- Only three states can survive without federal funds, says BudgIT report
James Emejo in Abuja
World Bank’s Senior Economist, Yue Man Lee, wednesday raised the alarm that the fiscal capacity of the 36 states of the federation and the Federal Capital Territory (FCT) has declined while their fiscal sustainability risks have also increased.
While pointing out that the states’ revenues have largely underperformed, she stressed that the recent growth in non-oil revenues particularly Value Added Tax (VAT) was not enough to offset the drop in statutory transfers.
This is coming as a new report has revealed that only Lagos, Rivers and Akwa Ibom States could currently meet their recurrent obligations with state-owned resources, while 33 other states cannot operate without federal funding.
The Bretton Woods institution’s expert further queried the quality of spending on human capital particularly in health and education, noting that Nigeria currently spends little and with poor outcomes.
Lee, stated that there had been instances whereby several other countries had spent as little as Nigeria on health but with much better outcomes.
Speaking yesterday at the launch of the State of States’ Report 2019, which is a research into issues of fiscal sustainability of Nigerian states, conducted by BudgIT, the World Bank economist, said the issue of quality spending must be addressed.
Lee added that other countries with low levels of spending have had better health outcomes- and wondered why the country should not produce better results with relatively low spending.
She said despite improvement in states’ IGR since 2015, total state expenditure had been constrained by low revenues and has declined in real inflation- adjusted terms.
Lee said there had been a shift from capital expenditure towards recurrent expenditure, particularly personnel costs while capital expenditure had declined compared to 2011 estimates.
She added that when revenues decline generally, the recurrent expenditure becomes difficult to reduce, thus leading to increase in states’ total deficit.
According to her, the situation has further compelled states to borrow, adding that their total debt had doubled between 2014 and 2016 and remained at elevated levels.
She said the fiscal constraints had created a situation where states were unable to pay contractors, civil servants and pensioners, describing it as “the worst form of debt.”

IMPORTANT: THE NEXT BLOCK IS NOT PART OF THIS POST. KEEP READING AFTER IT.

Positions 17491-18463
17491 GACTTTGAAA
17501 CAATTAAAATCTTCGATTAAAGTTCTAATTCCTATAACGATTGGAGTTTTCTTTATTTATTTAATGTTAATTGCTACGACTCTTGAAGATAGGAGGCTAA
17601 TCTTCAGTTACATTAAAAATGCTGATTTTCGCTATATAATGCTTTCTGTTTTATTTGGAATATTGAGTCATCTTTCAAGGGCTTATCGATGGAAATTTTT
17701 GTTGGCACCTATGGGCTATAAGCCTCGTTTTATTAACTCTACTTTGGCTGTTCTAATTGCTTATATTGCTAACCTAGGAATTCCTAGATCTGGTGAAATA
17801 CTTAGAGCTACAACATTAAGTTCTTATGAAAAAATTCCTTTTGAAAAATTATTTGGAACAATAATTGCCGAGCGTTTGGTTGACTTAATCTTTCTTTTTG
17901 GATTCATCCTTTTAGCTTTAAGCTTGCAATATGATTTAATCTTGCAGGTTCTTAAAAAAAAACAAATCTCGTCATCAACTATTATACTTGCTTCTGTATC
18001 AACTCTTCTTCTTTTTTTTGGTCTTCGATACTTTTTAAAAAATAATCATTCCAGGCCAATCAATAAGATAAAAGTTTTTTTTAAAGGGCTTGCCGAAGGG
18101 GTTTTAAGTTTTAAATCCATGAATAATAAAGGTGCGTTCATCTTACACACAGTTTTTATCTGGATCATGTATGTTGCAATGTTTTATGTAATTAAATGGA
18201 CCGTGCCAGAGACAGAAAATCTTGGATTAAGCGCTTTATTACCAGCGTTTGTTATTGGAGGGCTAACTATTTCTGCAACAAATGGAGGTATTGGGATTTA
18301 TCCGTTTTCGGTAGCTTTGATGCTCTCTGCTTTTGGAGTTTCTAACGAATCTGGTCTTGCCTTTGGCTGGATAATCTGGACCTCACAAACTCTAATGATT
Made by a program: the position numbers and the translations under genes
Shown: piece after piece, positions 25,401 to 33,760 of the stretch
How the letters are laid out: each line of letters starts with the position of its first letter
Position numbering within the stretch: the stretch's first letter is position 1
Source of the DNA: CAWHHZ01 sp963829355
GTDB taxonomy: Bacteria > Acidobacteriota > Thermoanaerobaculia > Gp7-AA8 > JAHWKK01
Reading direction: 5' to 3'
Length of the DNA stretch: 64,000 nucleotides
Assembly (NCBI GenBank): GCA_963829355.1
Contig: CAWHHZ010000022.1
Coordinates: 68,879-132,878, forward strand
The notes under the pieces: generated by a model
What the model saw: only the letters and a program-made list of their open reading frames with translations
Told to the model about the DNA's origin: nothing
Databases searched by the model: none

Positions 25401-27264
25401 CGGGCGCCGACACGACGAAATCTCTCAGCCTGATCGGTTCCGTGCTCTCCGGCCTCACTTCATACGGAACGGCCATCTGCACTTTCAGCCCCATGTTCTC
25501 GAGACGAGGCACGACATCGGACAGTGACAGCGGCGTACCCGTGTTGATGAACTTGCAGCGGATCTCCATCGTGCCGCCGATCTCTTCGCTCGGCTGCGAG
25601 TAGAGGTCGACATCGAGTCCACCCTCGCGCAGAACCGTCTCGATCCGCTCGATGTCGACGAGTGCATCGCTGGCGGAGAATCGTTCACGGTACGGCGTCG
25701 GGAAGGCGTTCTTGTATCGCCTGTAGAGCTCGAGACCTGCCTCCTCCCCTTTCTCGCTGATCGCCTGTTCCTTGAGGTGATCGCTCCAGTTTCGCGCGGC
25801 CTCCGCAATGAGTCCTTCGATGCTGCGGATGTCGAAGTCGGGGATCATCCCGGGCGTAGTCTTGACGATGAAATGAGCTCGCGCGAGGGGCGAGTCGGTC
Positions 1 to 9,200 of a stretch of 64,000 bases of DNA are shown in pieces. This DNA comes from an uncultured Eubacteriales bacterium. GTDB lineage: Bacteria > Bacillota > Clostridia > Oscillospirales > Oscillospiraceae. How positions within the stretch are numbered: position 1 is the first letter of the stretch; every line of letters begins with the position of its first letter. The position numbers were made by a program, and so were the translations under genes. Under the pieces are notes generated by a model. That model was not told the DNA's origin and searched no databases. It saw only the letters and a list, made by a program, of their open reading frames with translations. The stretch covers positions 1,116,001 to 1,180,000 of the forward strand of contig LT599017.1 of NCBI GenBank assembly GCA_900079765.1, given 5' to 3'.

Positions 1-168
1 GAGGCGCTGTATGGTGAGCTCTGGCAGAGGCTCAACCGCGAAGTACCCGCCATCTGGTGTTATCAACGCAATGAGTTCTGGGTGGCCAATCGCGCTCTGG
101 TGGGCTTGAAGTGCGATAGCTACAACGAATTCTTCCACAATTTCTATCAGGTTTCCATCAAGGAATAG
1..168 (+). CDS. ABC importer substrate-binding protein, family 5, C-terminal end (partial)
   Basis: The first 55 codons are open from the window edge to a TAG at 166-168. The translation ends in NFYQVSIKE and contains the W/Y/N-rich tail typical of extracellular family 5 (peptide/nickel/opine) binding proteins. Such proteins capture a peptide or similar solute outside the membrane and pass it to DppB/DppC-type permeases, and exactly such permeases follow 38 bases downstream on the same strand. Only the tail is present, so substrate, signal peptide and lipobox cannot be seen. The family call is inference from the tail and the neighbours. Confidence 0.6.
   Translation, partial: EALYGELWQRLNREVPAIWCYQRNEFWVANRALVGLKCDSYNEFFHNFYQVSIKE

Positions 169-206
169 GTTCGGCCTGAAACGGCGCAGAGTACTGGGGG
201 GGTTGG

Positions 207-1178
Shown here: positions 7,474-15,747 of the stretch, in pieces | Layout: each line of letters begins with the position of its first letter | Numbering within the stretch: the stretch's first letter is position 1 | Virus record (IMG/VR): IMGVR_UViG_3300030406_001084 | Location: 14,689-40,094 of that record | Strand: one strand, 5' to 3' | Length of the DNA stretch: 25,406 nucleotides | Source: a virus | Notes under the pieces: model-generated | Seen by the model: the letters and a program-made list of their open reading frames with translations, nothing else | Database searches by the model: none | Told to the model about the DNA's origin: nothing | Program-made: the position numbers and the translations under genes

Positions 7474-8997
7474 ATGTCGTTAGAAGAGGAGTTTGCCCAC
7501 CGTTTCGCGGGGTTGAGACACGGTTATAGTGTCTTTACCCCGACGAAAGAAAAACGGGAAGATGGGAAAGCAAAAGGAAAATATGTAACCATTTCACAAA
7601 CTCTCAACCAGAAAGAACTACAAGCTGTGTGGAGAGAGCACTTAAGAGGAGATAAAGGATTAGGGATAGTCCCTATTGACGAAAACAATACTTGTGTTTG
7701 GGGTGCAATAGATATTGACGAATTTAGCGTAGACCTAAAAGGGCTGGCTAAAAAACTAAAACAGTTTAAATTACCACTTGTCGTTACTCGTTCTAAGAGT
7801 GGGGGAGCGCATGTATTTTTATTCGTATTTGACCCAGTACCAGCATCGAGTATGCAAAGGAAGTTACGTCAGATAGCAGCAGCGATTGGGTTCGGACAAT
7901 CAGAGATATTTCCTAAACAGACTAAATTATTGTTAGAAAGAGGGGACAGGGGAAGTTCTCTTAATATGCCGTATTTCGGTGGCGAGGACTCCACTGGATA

She stated that the country is currently faced with a twin challenge of human capital development and diminished fiscal capacity of states to respond.
According to the bank’s representative, the World Bank recently launched the human capital index, which measured how human capital contributes to productivity, capturing three main indicators, including survival, education and health.
Lee said despite some progress against some of the indicators, the country was lagging in all three components.
“And out of 157 countries, Nigeria ranked 152 and I think this is quite very shocking result and we should be shocked. The poor capital outcomes are partly because investments are too little…
‘For education for example, Nigeria spends about 1.7 per cent of GDP compared to about 4.7 per cent average for Sub Saharan Africa. Nigeria both spends very little and the quality of education is very low,” she added.
She, however, said she was hopeful that fiscal transparency and accountability and strong political leadership will enhance states’ fiscal capacity going forward.
However, the State of States’ report further showed that only Lagos, Rivers and Akwa-Ibom states could meet their recurrent obligations with state-owned resources, adding that 33 other states cannot operate of their own accord.
It also indicated that only 19 states can meet their recurrent obligations with IGR and gross FAAC allocations.
Speaking during the unveiling, Principal Lead, BudgIT, Mr. Gabriel Okeowo, said though the Nigerian states are not out of the woods due to the sub-optimal federalism system, which the country operates, the recent one-off payments, including the Paris Club refund, refund for federal road projects to states, budget support funds as well as loans by the Central Bank of Nigeria (CBN), all helped many states with fiscal challenge to mildly recover.
He said there were consistent issues around the weak economies of states mostly tied to informal trade and skeletal industrial output with exception of Lagos, Rivers, Delta, Ogun and Akwa Ibom.
He also said Lagos led the current fiscal sustainability index, followed by Rivers, Akwa Ibom and Kano.
The report also showed Delta State as running huge recurrent expenditure of N200 billion, while Bayelsa State, despite its size and population, had a high recurrent bill of N137 billion compared with Ebonyi with N30 billion; Sokoto, N38 billion; Jigawa, N43 billion; and Yobe N35 billion.